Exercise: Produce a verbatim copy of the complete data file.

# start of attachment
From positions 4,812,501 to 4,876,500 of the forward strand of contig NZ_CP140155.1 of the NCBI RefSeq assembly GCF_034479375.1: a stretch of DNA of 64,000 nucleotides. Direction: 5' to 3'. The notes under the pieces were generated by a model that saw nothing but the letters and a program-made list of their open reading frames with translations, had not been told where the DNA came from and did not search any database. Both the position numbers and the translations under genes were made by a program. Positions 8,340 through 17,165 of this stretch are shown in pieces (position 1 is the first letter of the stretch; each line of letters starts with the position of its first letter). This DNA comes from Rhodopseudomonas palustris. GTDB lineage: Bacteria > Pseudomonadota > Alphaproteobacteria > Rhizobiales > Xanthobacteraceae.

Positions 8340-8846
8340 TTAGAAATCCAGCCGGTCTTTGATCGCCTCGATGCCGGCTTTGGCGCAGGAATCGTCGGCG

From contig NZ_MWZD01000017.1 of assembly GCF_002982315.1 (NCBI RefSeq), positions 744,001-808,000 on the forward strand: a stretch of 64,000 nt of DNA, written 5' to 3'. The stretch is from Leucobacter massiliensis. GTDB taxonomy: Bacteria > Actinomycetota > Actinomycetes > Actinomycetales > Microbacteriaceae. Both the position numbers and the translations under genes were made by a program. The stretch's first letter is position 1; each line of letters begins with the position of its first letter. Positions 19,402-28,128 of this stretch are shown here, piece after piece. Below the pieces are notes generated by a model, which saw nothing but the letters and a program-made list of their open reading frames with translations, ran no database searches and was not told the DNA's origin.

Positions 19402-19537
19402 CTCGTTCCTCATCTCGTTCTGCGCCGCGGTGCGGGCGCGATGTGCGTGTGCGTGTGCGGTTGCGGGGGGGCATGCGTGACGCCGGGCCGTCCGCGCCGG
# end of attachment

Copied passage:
From positions 4,812,501 to 4,876,500 of the forward strand of contig NZ_CP140155.1 of the NCBI RefSeq assembly GCF_034479375.1: a stretch of DNA of 64,000 nucleotides. Direction: 5' to 3'. The notes under the pieces were generated by a model that saw nothing but the letters and a program-made list of their open reading frames with translations, had not been told where the DNA came from and did not search any database. Both the position numbers and the translations under genes were made by a program. Positions 8,340 through 17,165 of this stretch are shown in pieces (position 1 is the first letter of the stretch; each line of letters starts with the position of its first letter). This DNA comes from Rhodopseudomonas palustris. GTDB lineage: Bacteria > Pseudomonadota > Alphaproteobacteria > Rhizobiales > Xanthobacteraceae.

Positions 8340-8846
8340 TTAGAAATCCAGCCGGTCTTTGATCGCCTCGATGCCGGCTTTGGCGCAGGAATCGTCGGCG

From contig NZ_MWZD01000017.1 of assembly GCF_002982315.1 (NCBI RefSeq), positions 744,001-808,000 on the forward strand: a stretch of 64,000 nt of DNA, written 5' to 3'. The stretch is from Leucobacter massiliensis. GTDB taxonomy: Bacteria > Actinomycetota > Actinomycetes > Actinomycetales > Microbacteriaceae. Both the position numbers and the translations under genes were made by a program. The stretch's first letter is position 1; each line of letters begins with the position of its first letter. Positions 19,402-28,128 of this stretch are shown here, piece after piece. Below the pieces are notes generated by a model, which saw nothing but the letters and a program-made list of their open reading frames with translations, ran no database searches and was not told the DNA's origin.

Positions 19402-19537
19402 CTCGTTCCTCATCTCGTTCTGCGCCGCGGTGCGGGCGCGATGTGCGTGTGCGTGTGCGGTTGCGGGGGGGCATGCGTGACGCCGGGCCGTCCGCGCCGG